Trip up to New England tomorrow. Be there.

Flying to New England for a while, so continuing with extra short posts. For today, here is a (I think) nice question I gave for my linear algebra class last summer, as a problem meant to encourage the use of technology:

It is clear that any 2 x 2 matrix, each of whose entries is a distinct prime, will be nonsingular. For example, the matrix

is nonsingular. However, there exist 3 x 3 matrices, each of whose entries is a distinct prime, which *are* singular. For example, the matrix

is singular.

Out of all such matrices (3 x 3, distinct prime entries, singular), which one has the smallest sum of entries? (where the solution will be this sum, since exchanging rows/columns will leave the determinant and sum invariant, but shows that the actual matrix will be nonunique)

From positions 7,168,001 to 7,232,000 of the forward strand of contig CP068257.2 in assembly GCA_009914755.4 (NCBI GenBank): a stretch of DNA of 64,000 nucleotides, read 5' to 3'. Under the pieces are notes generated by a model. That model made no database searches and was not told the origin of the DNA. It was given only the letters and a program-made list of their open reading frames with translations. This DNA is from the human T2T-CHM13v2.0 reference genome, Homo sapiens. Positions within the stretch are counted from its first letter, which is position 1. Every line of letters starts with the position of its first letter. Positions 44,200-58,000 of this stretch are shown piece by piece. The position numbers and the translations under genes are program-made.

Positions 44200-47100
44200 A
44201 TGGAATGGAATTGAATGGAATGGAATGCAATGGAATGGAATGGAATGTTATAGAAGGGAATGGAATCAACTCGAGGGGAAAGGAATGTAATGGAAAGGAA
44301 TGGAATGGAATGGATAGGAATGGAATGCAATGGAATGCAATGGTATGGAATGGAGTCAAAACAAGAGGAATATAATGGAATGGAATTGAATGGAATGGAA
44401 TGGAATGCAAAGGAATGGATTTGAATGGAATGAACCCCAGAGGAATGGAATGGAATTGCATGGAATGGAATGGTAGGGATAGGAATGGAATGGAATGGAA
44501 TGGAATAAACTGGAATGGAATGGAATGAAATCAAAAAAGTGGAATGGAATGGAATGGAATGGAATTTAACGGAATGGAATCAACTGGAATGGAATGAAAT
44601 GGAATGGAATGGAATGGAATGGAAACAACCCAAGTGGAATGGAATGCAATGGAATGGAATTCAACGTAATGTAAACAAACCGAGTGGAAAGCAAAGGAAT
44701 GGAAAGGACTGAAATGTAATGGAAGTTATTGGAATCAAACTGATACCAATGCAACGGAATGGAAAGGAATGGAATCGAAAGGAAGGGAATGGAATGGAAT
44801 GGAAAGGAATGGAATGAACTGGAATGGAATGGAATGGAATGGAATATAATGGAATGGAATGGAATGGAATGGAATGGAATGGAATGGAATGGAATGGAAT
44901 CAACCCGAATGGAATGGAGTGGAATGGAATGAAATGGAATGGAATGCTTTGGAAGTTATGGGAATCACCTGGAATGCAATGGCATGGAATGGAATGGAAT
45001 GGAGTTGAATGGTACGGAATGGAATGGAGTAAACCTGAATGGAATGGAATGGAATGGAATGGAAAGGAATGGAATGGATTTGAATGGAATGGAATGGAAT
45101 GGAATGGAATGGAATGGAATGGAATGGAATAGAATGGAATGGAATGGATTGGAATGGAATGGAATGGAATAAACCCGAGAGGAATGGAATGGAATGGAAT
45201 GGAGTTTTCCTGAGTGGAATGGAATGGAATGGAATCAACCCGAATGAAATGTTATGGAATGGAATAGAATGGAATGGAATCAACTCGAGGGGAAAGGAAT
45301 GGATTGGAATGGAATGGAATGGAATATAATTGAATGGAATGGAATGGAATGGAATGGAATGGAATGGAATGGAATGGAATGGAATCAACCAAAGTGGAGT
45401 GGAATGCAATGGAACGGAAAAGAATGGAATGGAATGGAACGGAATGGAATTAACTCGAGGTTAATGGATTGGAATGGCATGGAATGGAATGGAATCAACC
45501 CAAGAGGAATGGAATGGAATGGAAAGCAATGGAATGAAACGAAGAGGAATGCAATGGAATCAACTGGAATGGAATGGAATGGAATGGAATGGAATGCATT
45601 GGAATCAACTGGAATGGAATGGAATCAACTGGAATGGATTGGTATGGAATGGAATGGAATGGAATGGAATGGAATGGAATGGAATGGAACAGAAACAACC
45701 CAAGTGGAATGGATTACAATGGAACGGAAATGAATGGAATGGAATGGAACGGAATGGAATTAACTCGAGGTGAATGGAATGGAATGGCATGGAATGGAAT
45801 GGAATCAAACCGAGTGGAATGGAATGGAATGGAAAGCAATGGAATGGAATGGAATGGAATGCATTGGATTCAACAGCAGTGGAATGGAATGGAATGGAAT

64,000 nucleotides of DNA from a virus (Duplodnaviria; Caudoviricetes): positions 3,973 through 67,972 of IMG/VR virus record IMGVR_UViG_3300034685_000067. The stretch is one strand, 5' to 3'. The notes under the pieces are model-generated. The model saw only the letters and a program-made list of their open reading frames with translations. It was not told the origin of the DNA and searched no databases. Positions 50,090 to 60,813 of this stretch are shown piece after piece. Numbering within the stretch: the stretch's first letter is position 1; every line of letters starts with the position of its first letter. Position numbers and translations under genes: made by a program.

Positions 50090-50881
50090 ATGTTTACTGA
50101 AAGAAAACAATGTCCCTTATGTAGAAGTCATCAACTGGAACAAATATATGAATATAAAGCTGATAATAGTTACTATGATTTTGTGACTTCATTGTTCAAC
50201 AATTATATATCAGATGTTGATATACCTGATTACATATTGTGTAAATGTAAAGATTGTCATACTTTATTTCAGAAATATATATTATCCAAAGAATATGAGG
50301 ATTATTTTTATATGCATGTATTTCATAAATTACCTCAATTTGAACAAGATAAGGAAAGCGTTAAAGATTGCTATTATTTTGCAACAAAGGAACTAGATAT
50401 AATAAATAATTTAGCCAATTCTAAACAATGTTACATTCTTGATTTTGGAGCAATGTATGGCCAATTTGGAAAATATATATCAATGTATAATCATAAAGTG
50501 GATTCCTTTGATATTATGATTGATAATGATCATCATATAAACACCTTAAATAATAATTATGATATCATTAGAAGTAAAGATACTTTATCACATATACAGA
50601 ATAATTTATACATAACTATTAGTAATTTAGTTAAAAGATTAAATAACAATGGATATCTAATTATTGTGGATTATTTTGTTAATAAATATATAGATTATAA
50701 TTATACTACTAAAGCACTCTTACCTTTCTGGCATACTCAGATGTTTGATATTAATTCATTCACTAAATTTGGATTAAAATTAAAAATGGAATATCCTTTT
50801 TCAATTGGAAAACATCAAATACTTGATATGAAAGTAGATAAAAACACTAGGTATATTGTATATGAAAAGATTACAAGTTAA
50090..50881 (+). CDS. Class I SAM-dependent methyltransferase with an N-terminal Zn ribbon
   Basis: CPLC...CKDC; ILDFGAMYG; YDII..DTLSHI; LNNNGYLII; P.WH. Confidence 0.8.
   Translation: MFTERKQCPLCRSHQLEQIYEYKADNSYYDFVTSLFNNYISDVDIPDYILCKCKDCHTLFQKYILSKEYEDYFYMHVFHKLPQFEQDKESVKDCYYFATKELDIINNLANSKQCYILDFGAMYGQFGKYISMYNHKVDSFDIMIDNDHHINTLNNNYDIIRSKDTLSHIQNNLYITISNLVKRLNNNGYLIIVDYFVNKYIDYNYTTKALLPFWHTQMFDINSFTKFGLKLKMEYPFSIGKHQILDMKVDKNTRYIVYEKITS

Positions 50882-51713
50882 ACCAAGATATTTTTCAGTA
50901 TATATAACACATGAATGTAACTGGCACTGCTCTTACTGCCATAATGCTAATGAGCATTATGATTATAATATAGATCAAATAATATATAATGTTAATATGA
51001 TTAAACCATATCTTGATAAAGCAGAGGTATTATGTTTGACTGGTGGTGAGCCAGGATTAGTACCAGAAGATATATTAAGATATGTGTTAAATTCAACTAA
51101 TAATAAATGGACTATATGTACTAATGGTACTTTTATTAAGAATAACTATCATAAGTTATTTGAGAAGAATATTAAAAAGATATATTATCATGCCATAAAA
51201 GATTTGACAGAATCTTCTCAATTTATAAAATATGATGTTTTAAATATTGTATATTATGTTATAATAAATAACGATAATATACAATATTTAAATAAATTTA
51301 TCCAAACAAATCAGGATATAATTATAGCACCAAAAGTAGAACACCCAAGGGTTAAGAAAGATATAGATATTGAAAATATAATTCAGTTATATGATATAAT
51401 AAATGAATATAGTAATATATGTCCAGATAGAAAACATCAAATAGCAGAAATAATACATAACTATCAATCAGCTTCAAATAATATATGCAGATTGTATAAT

Solution Friday. As an aside, I have only upper bounds for the 4 x 4 case.

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On the less computational side, do you have a proof that for any there are infinitely many such singular matrices?